Archive Civic Polity Economics Natural Law Steven Wedgeworth

John Calvin on the Use of Goods and Money

Some of our friends are arguing about Capitalism and Marxism, so I thought we would do what we usually do– turn to the archives! What did the stuffy dead guys say about this? That’s a big task, though (and one that we have been doing piece by piece over time), and so, true to form, […]

Archive Civic Polity Economics Reformed Irenicism Steven Wedgeworth

Law, Charity, and Politics

I appreciated Andrew Fulford’s recent essay on the relationship between the classic Protestant understanding of supererogatory works and civil polity. He gets down to the basic theological and philosophical distinctions that the older Protestant thinkers made regarding law, justice, charity, and the political life of the commonwealth. However, I was left feeling that Mr. Fulford had […]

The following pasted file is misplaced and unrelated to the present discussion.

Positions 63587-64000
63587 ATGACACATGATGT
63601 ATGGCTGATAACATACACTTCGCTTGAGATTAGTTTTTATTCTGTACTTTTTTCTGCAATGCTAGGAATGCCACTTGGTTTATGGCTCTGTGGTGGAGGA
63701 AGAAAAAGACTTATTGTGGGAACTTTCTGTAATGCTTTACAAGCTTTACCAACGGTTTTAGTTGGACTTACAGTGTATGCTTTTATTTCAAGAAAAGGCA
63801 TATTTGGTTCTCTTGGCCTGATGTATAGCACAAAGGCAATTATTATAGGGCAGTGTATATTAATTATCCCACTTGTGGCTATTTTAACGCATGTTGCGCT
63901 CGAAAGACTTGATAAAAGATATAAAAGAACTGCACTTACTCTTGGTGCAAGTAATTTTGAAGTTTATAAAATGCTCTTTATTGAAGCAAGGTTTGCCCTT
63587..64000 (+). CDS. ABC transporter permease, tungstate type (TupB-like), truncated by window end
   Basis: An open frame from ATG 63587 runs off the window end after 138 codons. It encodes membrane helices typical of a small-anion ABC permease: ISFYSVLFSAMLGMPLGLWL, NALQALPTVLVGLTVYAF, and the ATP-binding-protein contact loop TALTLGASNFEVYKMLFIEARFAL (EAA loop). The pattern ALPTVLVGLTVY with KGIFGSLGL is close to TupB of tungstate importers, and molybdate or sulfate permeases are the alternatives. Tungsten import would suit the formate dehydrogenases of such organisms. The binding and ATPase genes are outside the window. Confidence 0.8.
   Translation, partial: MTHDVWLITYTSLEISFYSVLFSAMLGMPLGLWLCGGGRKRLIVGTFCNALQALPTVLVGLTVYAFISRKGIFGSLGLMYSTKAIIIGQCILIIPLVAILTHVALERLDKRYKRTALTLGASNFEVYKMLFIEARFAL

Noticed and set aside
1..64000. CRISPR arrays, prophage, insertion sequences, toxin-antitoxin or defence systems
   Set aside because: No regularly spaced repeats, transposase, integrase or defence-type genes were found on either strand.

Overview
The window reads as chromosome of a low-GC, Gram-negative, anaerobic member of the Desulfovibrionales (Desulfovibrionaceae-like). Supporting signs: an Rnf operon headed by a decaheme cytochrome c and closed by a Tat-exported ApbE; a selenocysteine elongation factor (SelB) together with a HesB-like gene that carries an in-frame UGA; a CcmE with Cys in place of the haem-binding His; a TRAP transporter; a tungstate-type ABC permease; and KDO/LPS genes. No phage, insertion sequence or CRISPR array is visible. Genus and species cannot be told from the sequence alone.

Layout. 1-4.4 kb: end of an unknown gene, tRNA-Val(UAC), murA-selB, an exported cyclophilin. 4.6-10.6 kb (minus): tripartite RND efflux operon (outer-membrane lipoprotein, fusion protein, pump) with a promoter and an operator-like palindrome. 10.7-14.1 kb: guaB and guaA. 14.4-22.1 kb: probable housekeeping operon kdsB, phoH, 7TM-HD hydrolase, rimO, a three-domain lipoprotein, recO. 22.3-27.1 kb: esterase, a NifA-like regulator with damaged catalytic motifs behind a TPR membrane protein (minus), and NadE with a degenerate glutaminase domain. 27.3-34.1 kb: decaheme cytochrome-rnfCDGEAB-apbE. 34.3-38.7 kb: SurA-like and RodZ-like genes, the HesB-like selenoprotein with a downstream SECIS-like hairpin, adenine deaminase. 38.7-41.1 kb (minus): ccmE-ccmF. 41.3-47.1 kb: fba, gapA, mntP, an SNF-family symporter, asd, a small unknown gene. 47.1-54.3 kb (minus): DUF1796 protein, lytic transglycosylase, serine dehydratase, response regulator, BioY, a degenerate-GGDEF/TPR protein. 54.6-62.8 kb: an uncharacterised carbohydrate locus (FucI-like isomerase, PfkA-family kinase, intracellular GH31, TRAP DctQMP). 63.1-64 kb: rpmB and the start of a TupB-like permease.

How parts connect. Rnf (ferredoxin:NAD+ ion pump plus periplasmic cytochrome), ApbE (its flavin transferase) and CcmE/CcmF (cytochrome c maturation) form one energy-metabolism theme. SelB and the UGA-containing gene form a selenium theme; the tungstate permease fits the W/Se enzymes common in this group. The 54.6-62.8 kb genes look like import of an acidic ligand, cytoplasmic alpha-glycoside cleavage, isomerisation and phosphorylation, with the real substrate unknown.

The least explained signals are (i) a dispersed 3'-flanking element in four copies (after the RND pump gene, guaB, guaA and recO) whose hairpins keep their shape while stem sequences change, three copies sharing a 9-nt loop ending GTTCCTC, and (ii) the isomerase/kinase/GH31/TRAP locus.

Archive Eric Parker Nota Bene Reformed Irenicism

Origen: Freedom not to Fall?

Origen, in his Commentary on Romans, poses an interesting solution to the question of what keeps the free will from falling away once it has been restored to God by grace: Now precisely what it is that would restrain the freedom of will in the future ages to keep it from falling again into sin, […]

Archive Early Church Fathers Eric Parker Nota Bene Philosophy

Augustine’s Platonic Eroticism

Phillip Cary offers an informative summary of Augustine’s appropriation of the Platonic concept of love or eros (ἔρος) – the Symposium (a dialogue “περὶ τῶν ἐρωτικῶν λόγων”) is perhaps the most famous dialogue in this regard – and its relationship to his theology of grace and freedom of the will – for those who are interested in further examination […]

Andrew Fulford Nota Bene

Practicing Irenicism

Ian Clary at City of God links to an old series he wrote on “Reading and Error”, which gives some practical advice for those interested in pursuing the way of Reformed Irenicism. One quote he provides: The best way to respond to erroneous teaching is to deal with the best of a person’s arguments, not […]